Gifts from the Heart

giving hands

Are these hands giving, or are they receiving?

This holiday season, and every day for any reason, share these gifts and enjoy many happy returns.

  • Attention – take the time to put other things aside and to truly focus and listen.
  • Laughter – appreciate humor and laugh until you’re in tears (I do it regularly).
  • Sharing – most of us have more than we need – keep resources of all kinds in circulation and share your time if you have nothing else.
  • Growth – keep learning, exchange knowledge and invest in yourself and others.  Recognize and nurture potential, mentor and encourage others.
  • Warmth – Stop for a moment to see those around you and share a smile, a kind greeting or a hug.  Become a bright spot in someone’s day  or a radiant beacon.
  • Patience – Take a deep breath.  Instead of impatience and anger, offer assistance.
  • Forgiveness – This is the most difficult, but the best gift to yourself.  Let the anger go, or use the energy to help others through your experiences, wisdom and understanding.

These gifts cost nothing but time and intention, are easily shared and make a lasting impression.  Share freely and watch the results!

New Year’s Revolution


Every year about this time we start thinking about January and how this year will be different than all the years before.  We bring out the same old resolutions, dust them off, maybe add or subtract.  My annual list usually looks something like this:

  • Exercise more
  • Lose weight
  • Learn Spanish

A resolution is nothing but a “firm decision to do or not to do something,” and a decision is ineffective without motivation, meaning or a plan.  Lacking specific tasks and tactics and operating without clear vision, we quickly lose steam.

Sometimes it’s not necessary or desirable to make a change, and sometimes a complete overhaul is needed.  There is a spectrum ranging from reflection and resolution to renovation and reinvention.

I choose renovation.


Renovation is defined as the act of improving by renewing and restoring.  It is a good refresher, a new perspective, some polishing and cleaning up what is no longer useful.  It’s starting with a good base and seeing the potential.  And renovation suits me right now.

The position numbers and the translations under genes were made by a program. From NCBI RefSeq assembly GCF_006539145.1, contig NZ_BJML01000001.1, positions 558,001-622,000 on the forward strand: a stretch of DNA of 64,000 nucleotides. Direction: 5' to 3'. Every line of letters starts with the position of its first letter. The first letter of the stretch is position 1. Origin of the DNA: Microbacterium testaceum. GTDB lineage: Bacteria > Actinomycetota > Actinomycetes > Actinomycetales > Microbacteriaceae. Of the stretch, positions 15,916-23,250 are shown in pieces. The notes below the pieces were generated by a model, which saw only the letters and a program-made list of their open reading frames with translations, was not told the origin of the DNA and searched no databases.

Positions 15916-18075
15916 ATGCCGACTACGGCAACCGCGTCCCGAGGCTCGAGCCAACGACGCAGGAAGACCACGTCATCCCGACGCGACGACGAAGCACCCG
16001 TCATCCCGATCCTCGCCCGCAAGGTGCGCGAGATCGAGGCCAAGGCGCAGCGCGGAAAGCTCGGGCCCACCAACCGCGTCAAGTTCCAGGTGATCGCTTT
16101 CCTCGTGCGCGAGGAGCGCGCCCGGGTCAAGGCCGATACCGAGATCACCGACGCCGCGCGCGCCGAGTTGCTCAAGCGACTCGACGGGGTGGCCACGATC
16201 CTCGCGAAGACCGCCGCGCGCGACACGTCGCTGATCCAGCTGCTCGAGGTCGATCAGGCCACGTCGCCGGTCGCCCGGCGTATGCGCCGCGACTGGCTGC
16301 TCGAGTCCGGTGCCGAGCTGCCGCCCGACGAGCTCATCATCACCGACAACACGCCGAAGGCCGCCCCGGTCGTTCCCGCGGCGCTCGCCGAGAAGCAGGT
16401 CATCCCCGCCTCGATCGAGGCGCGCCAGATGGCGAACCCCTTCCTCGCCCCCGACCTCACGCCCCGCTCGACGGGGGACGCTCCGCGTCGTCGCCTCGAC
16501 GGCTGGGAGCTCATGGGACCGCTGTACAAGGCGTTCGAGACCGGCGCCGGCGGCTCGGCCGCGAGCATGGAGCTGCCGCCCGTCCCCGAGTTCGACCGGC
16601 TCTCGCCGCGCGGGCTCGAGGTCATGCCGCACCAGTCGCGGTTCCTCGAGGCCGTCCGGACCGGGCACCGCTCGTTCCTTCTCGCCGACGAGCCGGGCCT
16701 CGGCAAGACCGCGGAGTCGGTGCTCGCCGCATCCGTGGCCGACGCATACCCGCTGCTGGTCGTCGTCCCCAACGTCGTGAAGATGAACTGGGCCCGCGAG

Dates, years and calendars really have nothing to do with our personal cycles of growth but we make the list each January nonetheless.  In my case, change this time has less to do with the new year than a different set of personal circumstances.

So I accept the challenge and embrace the opportunity for renewal.  I’ll make it up and make it happen.

Where are you on the spectrum?  Resolution or revolution?

I’m Dreaming of a Skype Christmas

I'm Listening

I’m Listening

When I was growing up, my dad’s family lived in a small town where relatives lived within a couple of square miles of each other.  Mother lived next door to daughter, separated by an alleyway.  Aunt lived next to nephew and down the street from her sister.  The family whose house was just beyond the tiny bridge that defined the city limit was considered “out of town.”

Those days are gone.  Or, should I say, they never existed in a real way for the family beyond that small, geographically limited cluster.  Now, family members are dispersed across the U.S., North Africa and Europe and tiny factions of our extended clan will be dining together.  But we will take a few moments to reach out and Skype someone this holiday.  The image may be less than optimal and the connection and quality may waver.  The computer may even crash, as it does on occasion.  But thank goodness for Skype, Google Hangout or whatever the means to see and hear our loved ones far away.

24 Secrets to a Long and Happy Marriage

In honor of our 24th anniversary on September 24th, I’d like to share 24 secrets to a long and happy marriage.

24 Secrets to a Happy Marriage


  1. Consider each day together as a gift.